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Iraqis in besieged Fallujah face starvation, warn local activists Open in fullscreen

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Iraqis in besieged Fallujah face starvation, warn local activists

The recapture of Ramadi has further isolated IS-held Fallujah [Getty]

Date of publication: 22 January, 2016

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Around Ten thousand families still living in IS-held Fallujah are in danger of starvation because of a crippling siege on the city, local activists have warned.
The thousands of besieged residents of the Islamic state [IS] group bastion of Fallujah could soon starve to death, human rights activist and officials have said.

Head of an Iraqi NGO has said that locals in Fallujah have been prohibited from leaving the city, which is under siege from government-back militias, leading to deaths among children and the elderly from hunger.

Besides Fallujah, IS still controls Iraq's second city of Mosul, around which preparations for an offensive to retake are still at a very early stage.

"There is a serious threat of famine in Fallujah. The situation is getting worse every day for the city's residents," head of the al-Hayat Organisation, Ibtihal al-Zaidi, told The New Arab.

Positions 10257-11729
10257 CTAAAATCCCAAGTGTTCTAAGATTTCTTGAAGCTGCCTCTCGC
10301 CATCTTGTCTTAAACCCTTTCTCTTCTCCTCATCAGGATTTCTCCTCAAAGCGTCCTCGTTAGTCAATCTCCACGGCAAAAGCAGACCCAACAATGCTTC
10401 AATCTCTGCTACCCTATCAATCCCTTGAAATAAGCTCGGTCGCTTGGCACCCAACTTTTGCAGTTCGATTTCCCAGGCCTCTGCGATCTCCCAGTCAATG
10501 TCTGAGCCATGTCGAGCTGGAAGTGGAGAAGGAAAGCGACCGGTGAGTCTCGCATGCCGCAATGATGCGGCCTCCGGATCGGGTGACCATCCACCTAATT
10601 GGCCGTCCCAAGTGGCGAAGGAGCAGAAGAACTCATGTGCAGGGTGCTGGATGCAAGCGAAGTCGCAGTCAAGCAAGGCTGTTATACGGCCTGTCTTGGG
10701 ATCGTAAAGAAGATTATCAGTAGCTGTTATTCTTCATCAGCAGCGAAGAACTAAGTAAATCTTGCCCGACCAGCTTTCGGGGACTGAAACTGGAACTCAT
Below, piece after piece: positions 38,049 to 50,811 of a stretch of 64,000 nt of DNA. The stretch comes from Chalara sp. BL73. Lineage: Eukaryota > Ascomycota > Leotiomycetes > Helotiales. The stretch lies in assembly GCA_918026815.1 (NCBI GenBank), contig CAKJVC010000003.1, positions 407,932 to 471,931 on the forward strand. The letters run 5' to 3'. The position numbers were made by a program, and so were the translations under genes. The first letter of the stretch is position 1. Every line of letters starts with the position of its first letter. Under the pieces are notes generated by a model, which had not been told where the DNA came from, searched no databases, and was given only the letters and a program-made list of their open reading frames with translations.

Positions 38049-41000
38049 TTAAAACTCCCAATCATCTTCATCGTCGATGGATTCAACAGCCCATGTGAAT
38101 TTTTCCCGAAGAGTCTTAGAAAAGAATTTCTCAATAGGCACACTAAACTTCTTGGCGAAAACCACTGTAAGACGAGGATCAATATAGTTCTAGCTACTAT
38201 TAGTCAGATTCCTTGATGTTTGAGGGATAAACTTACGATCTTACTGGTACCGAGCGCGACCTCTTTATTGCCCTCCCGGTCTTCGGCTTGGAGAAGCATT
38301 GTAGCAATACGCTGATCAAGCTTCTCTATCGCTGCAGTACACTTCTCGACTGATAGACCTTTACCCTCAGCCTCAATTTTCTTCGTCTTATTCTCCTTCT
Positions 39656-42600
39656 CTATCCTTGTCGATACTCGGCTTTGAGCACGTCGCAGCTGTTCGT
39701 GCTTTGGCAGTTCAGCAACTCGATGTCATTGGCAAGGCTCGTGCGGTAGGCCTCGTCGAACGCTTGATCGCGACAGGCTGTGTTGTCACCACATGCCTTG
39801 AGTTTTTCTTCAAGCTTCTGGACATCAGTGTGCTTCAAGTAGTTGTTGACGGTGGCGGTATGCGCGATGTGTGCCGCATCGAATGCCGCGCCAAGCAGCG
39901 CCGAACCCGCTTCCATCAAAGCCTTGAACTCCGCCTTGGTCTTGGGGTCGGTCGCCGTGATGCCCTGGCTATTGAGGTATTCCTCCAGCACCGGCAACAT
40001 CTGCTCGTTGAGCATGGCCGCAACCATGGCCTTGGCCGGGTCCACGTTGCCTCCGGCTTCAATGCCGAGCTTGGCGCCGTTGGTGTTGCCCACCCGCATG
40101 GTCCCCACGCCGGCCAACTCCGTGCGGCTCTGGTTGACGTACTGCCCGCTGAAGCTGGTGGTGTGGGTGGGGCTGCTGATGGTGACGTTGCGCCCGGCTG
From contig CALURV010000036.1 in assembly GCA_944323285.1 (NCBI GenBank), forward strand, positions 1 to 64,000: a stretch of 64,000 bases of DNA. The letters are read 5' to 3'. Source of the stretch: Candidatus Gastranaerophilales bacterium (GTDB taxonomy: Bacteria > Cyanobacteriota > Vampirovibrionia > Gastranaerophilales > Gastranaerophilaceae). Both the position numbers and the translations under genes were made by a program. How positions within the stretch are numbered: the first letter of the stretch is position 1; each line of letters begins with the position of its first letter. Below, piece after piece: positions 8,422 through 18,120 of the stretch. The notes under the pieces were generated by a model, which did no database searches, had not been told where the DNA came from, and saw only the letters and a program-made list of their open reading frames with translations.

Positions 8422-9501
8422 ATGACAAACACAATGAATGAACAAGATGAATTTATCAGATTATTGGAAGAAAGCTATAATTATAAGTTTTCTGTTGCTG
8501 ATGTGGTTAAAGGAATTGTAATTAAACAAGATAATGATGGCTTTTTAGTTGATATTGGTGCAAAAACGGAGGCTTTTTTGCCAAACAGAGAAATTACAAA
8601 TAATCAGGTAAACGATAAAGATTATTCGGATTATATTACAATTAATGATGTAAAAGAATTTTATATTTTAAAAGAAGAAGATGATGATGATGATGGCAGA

"Locals have repeatedly sent distress signals to the government pleading for action to be made to end their suffering. The have been several deaths of children and elderly from malnutrition and lack of medical care," Zaidi said.

Medical sources in Fallujah said earlier in January that two people had died in the city from malnutrition.

Last week, there were reports of displaced children dying of dehydration in the Amiriya refugee camp south of Fallujah because of severe shortages of infant formula.
The recapture of Ramadi has further isolated IS-held Fallujah which lies half way on the road to Baghdad.

Iraqi MP, Liqaa Wardi, said: "IS are using civilians as a human shield in Fallujah, where 10,000 families are besieged. IS has forbid them from leaving and security forces have failed to set up secure corridors for them to exit the city."

In a major setback for IS, the extremist group lost the city of Ramadi to US-backed local forces last month.

The recapture of Ramadi has further isolated IS-held Fallujah - which lies half way on the road to Baghdad - and undermined the viability of the group's self-proclaimed "caliphate".

The US is currently pushing Iraq to launch an assault to recapture the city of Mosul from IS with the help of "hundreds" of Western military trainers, it is still unclear when Fallujah will be recaptured.

Patrick Skinner of the US-based Soufan Group intelligence consultancy said: "The methodical taking of Ramadi, with US air cover limiting the movement and fortifications of [IS] in the urban areas, proved to be very effective. It will likely be replicated again in Fallujah."
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